President Obama also promised that America would continue to produce oil and gas at a record pace, but his speech contained an interesting bit of positioning. Traditionally in presidential campaign, it is the incumbent who is defending the status quo. The challenger is normally the one who offering up a forward thinking vision for the future, but the roles are reversed in 2012.
In the current campaign, it is the Republicans who are harkening back to the good old days of the always unmentioned by name George W. Bush. The congressional Republican obstruction of the Obama agenda has given the president a unique political opportunity. As an incumbent, Obama is getting the chance to campaign as the forward thinking visionary who holds an ambitious agenda for the nation.
President Obama didn’t call Republicans flat earthers just because of their position on energy. The president used the term because he is trying to evoke an image in the minds of voters of a candidate and a party who are stuck in the past and resistant to change. Obama will likely argue during the fall campaign that he has been trying to bring change, but the Republicans have obstructed him at every turn.
The truth is that American conservatism by nature and practice is resistant to change. People who are drawn to conservatism do so because it is the political equivalent of defensive posturing. In their eyes, conservatives are always trying to protect something (their money, their freedom, the fetus). Conservatism isn’t about blazing a path towards the future. Modern American conservatism has become the mantra of those who are desperately trying to cling to the past.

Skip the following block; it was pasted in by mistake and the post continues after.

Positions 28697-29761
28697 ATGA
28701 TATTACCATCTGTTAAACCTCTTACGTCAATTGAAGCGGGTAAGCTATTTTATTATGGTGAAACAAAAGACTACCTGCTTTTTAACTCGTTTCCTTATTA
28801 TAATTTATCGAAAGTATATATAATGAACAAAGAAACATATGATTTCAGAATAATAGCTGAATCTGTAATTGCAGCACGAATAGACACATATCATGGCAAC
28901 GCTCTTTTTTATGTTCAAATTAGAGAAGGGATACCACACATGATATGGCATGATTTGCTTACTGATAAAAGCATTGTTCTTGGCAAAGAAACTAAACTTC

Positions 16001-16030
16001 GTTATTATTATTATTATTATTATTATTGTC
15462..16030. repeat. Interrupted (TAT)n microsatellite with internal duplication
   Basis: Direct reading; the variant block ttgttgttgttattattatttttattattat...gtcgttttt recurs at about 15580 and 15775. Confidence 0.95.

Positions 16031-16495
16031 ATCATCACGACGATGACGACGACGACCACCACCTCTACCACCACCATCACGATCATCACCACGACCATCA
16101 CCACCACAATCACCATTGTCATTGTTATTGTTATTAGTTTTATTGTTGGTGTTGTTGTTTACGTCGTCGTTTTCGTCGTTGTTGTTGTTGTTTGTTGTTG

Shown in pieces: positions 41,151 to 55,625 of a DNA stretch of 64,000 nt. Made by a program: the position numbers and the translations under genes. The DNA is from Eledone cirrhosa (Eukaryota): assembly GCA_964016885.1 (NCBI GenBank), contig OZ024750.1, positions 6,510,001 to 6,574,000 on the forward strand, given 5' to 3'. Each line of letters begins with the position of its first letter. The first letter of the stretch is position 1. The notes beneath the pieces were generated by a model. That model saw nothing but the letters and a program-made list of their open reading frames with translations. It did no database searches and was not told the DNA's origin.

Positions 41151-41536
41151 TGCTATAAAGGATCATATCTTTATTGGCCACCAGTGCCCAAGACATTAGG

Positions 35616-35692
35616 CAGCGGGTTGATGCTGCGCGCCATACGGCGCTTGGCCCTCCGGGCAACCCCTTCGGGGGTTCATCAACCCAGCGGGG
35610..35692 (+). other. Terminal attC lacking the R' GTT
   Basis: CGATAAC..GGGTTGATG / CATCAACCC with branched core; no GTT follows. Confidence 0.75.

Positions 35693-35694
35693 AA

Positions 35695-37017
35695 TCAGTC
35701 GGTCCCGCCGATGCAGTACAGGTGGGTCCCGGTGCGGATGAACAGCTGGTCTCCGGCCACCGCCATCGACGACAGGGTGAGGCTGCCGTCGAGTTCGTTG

President Obama, like every president who has tried before him, faces a tough sell on alternative energy. His task is complicated even more by the Republican Party’s willingness to embrace falsehoods that appeal to the laziness in many Americans. Republicans call on the American people to do nothing. Their energy plan is to drill more. They never bother to tell the American people that drilling more only benefits the oil companies and doesn’t lower the price of gas. For Republicans the energy issue is all protecting their Big Oil donors and scoring political points.
This is why President Obama is doing something brilliant on the energy issue. He has elevated the issue to a question of morals and values. He is arguing on a deeper level that Big Oil subsidies are wrong. He is stressing the moral argument against giving taxpayer dollars to the same people who are causing you pain at the pump.
For President Obama, the energy debate isn’t about gas prices, but about policies like oil subsidies that are morally wrong. Obama has turned a debate about gas prices into a defense of the common man against Big Oil, and for an incumbent president, this is a remarkable strategy.